3. Welcome to the eighty-fourth week of my Pokémon feature here on Game Podunk! In case you missed last week's, check it out. Stay tuned for future entries coming every Friday. Keldeo is available via the Nintendo Network until October 24th. Volcanion, will be distributed at GameStop starting on October 10th. You you have a second chance to get Hoopa by using the code 2016HOOPA until this Sunday, so act fast. No idea when the second-chance Darkrai ends, but that code is Darkrai20. Every single Mythical Pokémon will be distributed during a specific month for the remainder of this year. Now may be your only chance for a really long time, to actually catch them all! -------------------------------- Secondary Forms and Festivals I“m not even sure where to begin this week. has a wide variety of talking points, many of which could afford to take up their own “spots” in a weekly feature. But I“ll take things little by little, and certainly try my best. We got to see the secondary evolutions of the Alola Starters: Dartrix, Torracat, and Brionne. There“s the debut of a brand new area to the series called the “Festival Plaza”. PokéPelago is a “paradise for Pokémon in your PC”. Mega Evolution is confirmed to return. And last but certainly not least--a Special Demo Version of the game will be available on October 18th--and it“ll feature Ash-Greninja. The website detailed changes coming to the Pokémon Global Link as well, and people discovered a new Evolution Stone along the way, too. Let“s start with the starters, shall we? I imagine some of you have seen the “Dartrix = Miles Edgeworth” memes circulating, as well as other playful jabs at its hair and personality. Torracat remains quadrupedal and sticks with just the Fire type...although I don“t think it“ll remain that way. And Brionne seems to take Popplio in a bit of a more feminine direction, much to certain corners of the Internet“s dismay. (Never mind the heaps of other examples, going all the way back to Jigglypuff & Clefairy...to the much more recent Delphox line.) I“m not going to post the image here on the article, in case of potential spoilers. But for those curious: these secondary evolutions seem in-line with a piece of supposed concept art that“s been floating around for a long time depicting each starter“s final evolution. According to this image: Rowlett“s final form kind of takes on the appearance of a hooded archer, like Green Arrow. Litten“s final form has it standing on two feet, and kind of reminds me of the old SWAT KATS cartoon from the nineties, if I“m being honest. And Popplio takes on the appearance of a sort of mermaid--certainly in line with the feminine-looking Brionne, if I do say so. Nothing is confirmed or denied as of yet, but I“m certainly more convinced of this image“s authenticity after seeing the new trailer. The Festival Plaza seems to imply changes in how the games handle online communication since XY & ORAS. The website mentions that this will be the specific place to go in order to trade and battle with players from around the world. I guess that means you won“t be able to trade Pokémon from anywhere you stand anymore? I suppose the developers considered many ways XY & ORAS Trainers could take advantage of the “go online anywhere” features--like getting all the starters immediately, and so on. Benefits attached to the Festival Plaza seem to point towards cosmetic things [like using its currency to purchase dye that will alter the colors of clothes you“re currently wearing], as well as battle-related things. It mentions being able to grab “bouncy houses for your Pokémon to train in”, and I see Pokémon“s stats--presumably IVs--going up in the trailer. Could this also be a new approach to purchasing Battle Items like Leftovers & Choice Specs, in lui of something like the Battle Maison from Generation 6? That part“s just me speculating, but it would certainly be a decent alternative to “battle tower hax”. Finally, Pokémon in your PC will be given something to do besides sit in cyber-space collecting dust. PokéPelago seems to be an interesting way to encourage interacting with critters you wouldn“t normally use while advancing the story, kind of like the PokéWalker and other accessories or mini-games from games past. The trailer showed off gathering beans for use in the new Grooming portion of the game, as well as a means to obtain Evolution Stones. It really seems as useful as it does fun. I think Game Freak is attempting to address the criticism that stones/Evolution Items/Battle Items are tough to obtain for non-competitive players due to the “hardcore” nature of things like the Battle Maison...by introducing mini-games to play, rather than battles to fight. And then there“s the demo. As “hyped” as plenty of people are--I offer a bit of caution, in the coming weeks. The Special Demo Version for Pokémon Omega Ruby & Alpha Sapphire was data-mined to oblivion shortly after its release, spoiling a great many new details about the game. I have little doubt hackers will dissect the Sun & Moon demo with an unrelenting fervor, bringing about leaks that will likely be impossible to avoid on Social Media in the month before the game releases. Be careful out there, if you don“t want to be spoiled! But hey, Ash-Greninja is a thing in the games! It“ll probably be like the Notch-Eared Pichu from HG/SS, and forever stuck in the 7th Generation. But I“m interested to see how the demo ties in the appearance of this character from the anime in the new games, for sure. Ultimately, I“m immensely satisfied with this trailer in particular. They always reveal just enough to make me feel like I know something, but also want to hear way more about newly revealed features and mechanics. We won“t be waiting long, as more news is coming on October 14th...just a few days before the release of the demo. How do you all feel about some of the things introduced in the newest trailer? Have you changed your mind about what starter you“ll choose? Be sure to let us know!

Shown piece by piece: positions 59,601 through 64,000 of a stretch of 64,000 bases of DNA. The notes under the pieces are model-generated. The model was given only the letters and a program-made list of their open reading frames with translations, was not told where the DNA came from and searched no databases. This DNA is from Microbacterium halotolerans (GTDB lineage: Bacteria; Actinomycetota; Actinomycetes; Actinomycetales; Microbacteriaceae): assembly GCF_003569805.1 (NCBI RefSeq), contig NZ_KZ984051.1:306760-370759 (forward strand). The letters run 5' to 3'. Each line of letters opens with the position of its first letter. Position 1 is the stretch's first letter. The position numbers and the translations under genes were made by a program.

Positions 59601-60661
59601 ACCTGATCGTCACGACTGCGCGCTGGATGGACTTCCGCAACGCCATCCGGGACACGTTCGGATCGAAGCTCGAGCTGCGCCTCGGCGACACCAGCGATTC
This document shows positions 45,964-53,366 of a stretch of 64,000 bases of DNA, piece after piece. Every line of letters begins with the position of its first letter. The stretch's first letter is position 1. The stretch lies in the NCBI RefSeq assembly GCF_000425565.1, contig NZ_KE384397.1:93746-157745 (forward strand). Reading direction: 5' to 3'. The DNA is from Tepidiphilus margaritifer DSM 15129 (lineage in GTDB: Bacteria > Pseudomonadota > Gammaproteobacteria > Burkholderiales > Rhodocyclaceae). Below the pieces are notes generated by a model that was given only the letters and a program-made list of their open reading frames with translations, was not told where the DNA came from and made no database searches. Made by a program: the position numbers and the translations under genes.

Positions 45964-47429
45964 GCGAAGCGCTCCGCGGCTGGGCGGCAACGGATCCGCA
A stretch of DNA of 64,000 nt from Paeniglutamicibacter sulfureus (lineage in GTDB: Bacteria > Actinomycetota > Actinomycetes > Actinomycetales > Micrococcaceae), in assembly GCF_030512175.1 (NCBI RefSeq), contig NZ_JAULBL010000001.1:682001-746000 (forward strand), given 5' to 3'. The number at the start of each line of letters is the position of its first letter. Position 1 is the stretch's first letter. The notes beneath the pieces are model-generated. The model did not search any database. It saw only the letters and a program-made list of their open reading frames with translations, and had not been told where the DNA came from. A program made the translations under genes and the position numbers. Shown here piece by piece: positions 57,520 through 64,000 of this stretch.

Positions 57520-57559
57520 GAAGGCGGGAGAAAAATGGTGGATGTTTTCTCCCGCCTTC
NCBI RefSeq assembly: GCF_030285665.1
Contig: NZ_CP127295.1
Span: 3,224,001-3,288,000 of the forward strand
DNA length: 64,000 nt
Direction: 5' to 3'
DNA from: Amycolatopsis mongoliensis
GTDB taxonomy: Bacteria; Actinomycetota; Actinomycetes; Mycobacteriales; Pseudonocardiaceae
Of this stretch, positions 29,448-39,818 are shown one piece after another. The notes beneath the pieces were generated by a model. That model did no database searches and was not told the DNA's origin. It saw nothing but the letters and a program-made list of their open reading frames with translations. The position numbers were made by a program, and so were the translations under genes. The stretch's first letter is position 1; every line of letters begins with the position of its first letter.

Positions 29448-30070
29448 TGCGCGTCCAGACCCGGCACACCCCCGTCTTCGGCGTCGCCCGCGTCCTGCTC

4. Welcome to the eighty-third week of my Pokémon feature here on Game Podunk! In case you missed last week's, check it out. Stay tuned for future entries coming every Friday. Keldeo will be available via the Nintendo Network from October 1st through 24th. Furthermore, the final 6th Generation Pokémon, Volcanion, will be distributed at GameStop sometime this month. I'll let you know when, as soon as we know more. Every single Mythical Pokémon will be distributed during a specific month for the remainder of this year. Now may be your only chance for a really long time, to actually catch them all! -------------------------------- Server-side Structure I“m about 55 hours deep in Dragon Quest VII: Fragments of the Forgotten Past. So I don“t really have anything new to report on the Pokémon front this week. However—more news has been hinted for October 4th, so I won“t rest on my laurels for too long. The spin-off series is still continuing, and you can use Mystery Gift & enter the code Darkrai20 to claim the Mythical Pokémon Darkrai, which was distributed at GameStop earlier this year. If you already got a code from GameStop earlier, you won't be able to use this one. That should have y“all about current! Let“s talk about part of last week“s news that The Pokémon Company kind of glazed over, and didn“t choose to devote parts of a trailer to it or anything. Verified here: an update to Pokémon Bank in January 2017 will allow you to port Pokémon from XY and ORAS over to Sun & Moon via a one-way transfer. Indeed: once again, Game Freak is choosing not to let you port your all-powerful critters from past games to the brand new ones until about two months after release. I get why that“s kind of necessary: it“ll stop people like me from becoming a Pokémon Master again in just a couple of weeks, right? It gives everyone ample time to enjoy the Alola Region as a whole, and catch everything we can there before Lv100 Mewtwos plague the GTS forever. It“s interesting to me, though, that once Pokémon are transferred over from Gen6 to Gen7, they can“t be brought back to the games they came from. It“s not a new practice for the series, but...I kind of anticipated Pokémon Bank to make things more uniform, and allow the first 721 critters to move freely between all past and present Pokémon games starting with XY/ORAS. Guess I thought wrong! Furthermore: [an updated] PokéTransporter is going to be the means by which critters from Red, Blue and Yellow can be brought over to Sun & Moon, also restricted to a one-time transfer. Once they leave the Kanto region, they can“t go back! I“m probably going to wait a while before I transfer my full batch of RBY Pokémon over, until I“m fully aware of what moves are going to be viable in Alola. My dreams of a battle-ready No Guard Machamp with Fissure may yet still come true! And last but not least: a new National Pokédex feature is coming to Bank with the latest update. Using it will analyze the save data(!!!) from any game you use with Bank in order to generate a Pokédex that will tell you what games you can find critters you may be missing. That“s kind of crazy! Seems like they genuinely want folks to “catch ;em all”, since they“ll be able to use data from multiple games to do it. All this Bank stuff begs the question though, considering my previous thoughts on backing up save data. Can Pokémon Bank be accessed in a new way, starting with the Generation 7 games? Picture this: You walk into any Pokémon Center and access your PC, as always, which features 30+ unique boxes of offline storage, ready to be grabbed at anytime. However: what if they were to add a separate tab onto the Pokémon Center PCs that let you access your data on the Pokémon Bank servers without ever leaving your game to go into the app? Not leaving the main games to access Bank would remove a largely inconvenient, [seemingly] unnecessary barrier preventing folks from simply storing every Pokémon they have on Pokémon Bank“s servers, just in case of a data loss. Being able to grab Pokémon freely from “the cloud” without ever having to leave my game to go into an app and prompt ten different loading cycles...would be the single most welcome change to come to the franchise, for me personally. If my 3DS is ever lost or stolen--as long as I have all my existing Pokémon saved to the server instead of the games, I could conceivably get every critter back, once I“ve migrated to a new system. I wouldn“t mind a brief lag to connect to the Internet every time I used the PC, as long as there was always an offline option to use in case I“m not around Wi-Fi. So there we have it! A little Bank-related PSA, and some hopeful speculation on my part. How do you all feel about my idea? Disappointed you have to wait a few months before porting critters over from previous games? Be sure to let us know!